Cambridge Centre for Micromechanics
An inter-desciplinary centre for research on experimental and theoretical aspects of micromechanics
The Cambridge Centre for Micromechanics was opened in March 1996, and is based at
Cambridge University Engineering Department (CUED). It is an inter-disciplinary research centre between the
Departments of Applied Mathematics and Theoretical Physics (DAMTP),
Engineering (Materials group), Materials Science, and Physics.
The Centre comprises a team of approximately 20 research staff, including
distinguished international visitors. Financial support comes from Cambridge University, EPSRC, European and
US funding agencies and from industrial sponsorship.
This science-based approach enables us to predict the behaviour of new materials
without the need for slow and routine experimentation. Optimum microstructures can be forecast rather than
found by trial and error.
The Centre brings together researchers interested in predicting the macroscopic mechanical behaviour of
materials from an understanding of microstructure. This involves the application of mechanics to identifiable
small-scale structures and the use of analytical and numerical methods to compute the macroscopic
The research topics are selected to be of fundamental long-term interest and of industrial relevance. Weekly workshops are used to identify relevant problems and to maintain a strong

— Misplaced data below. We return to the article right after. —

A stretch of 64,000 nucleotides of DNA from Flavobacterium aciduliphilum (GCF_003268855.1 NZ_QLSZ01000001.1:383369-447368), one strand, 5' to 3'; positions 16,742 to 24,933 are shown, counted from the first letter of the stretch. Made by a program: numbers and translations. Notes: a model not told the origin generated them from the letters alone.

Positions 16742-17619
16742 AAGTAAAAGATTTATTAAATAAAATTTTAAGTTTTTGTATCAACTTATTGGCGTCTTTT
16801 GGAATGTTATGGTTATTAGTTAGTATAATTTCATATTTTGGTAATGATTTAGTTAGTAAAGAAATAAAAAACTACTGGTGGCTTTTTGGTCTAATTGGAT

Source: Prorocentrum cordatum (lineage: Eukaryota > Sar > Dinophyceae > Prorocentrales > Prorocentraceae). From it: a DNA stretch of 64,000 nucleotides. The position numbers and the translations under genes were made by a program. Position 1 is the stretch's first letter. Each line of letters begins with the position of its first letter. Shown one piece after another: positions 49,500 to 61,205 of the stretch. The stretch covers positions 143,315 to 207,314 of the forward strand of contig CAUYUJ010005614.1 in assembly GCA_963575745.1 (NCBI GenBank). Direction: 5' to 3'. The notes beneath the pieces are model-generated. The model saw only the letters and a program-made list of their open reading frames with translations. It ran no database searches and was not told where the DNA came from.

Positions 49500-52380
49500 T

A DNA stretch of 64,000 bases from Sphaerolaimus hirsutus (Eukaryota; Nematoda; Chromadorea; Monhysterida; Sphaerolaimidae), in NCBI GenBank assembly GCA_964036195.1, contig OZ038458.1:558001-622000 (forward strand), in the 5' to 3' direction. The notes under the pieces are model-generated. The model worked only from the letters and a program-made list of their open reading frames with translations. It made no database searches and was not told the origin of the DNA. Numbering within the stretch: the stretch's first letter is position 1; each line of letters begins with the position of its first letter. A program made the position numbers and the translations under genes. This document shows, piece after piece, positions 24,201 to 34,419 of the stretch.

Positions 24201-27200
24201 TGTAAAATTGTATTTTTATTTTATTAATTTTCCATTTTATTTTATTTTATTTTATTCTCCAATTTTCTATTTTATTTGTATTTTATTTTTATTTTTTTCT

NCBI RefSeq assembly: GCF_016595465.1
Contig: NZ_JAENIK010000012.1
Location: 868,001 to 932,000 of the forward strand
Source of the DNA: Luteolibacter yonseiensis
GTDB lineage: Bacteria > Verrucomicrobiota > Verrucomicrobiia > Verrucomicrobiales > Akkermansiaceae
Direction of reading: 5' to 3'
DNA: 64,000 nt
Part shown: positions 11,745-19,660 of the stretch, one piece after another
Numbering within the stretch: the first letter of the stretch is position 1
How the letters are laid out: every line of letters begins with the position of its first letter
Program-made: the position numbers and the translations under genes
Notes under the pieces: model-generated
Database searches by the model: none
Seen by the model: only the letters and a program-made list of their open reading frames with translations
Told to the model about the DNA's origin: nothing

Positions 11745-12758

impetus for collaborative research.
The specific objectives are:
- To work as an interdisciplinary group on specific problems in micromechanics in order to improve existing
materials and to develop new ones. Frequent consultation with industry ensures the relevance of the
- To stimulate closer interaction with British industry and the best international researchers. An annual
workshop, with participants invited from industry and from international universities, is used to review
progress and to agree upon priorities for research.
The Centre provides office and laboratory space, computer facilities and a seminar room as a focus for its
activities. Distinguished international visitors are invited for short or extended periods.
Representatives from the Cambridge Departments, from industry and from the EPSRC form a steering committee to
guide the work of the Centre. Research findings are disseminated through publications, seminars, an annual workshop for
industry software and short courses.
Current Research Themes
In each case, design guidelines for the optimisation of microstructure, process route and end application of
the material are developed. For example, one approach is to incorporate constitutive laws for deformation and
failure into a finite element package for subsequent widespread engineering use.
- Composite Design, including ceramic/metal laminates, the compressive failure of composites,
homogenisation theory to predict the localisation and failure of composites, and the deformation and fracture
- Processing of engineering materials, including powder compaction and welding.
- Metallic foams, encompassing their processing, microstructure, engineering properties and end
Close links exist with:
- Major US groups at Harvard, MIT, Brown, UCSB, UVA and NIST
- European research centres, including Intitut National Polytechnique de Grenoble, France; Delft Technical
University, The Netherlands; KTH, Sweden; DTU, Denmark.
Director: Prof NA Fleck
Co-Directors: Prof MF Ashby, Dr TW Clyne and Prof JR Willis
Participants: Prof LM Brown, Professor D Cebon, Dr W Clegg, Prof JW Stronge, Dr MPF Sutcliffe
Associates: Dr EJ Hinch, Prof DE Newland, Dr HR Shercliff, Dr P Withers
Steering Committee: Prof ACF Cocks, Prof PT Curtis, Dr R Ricks, Dr B Tomkins (EPSRC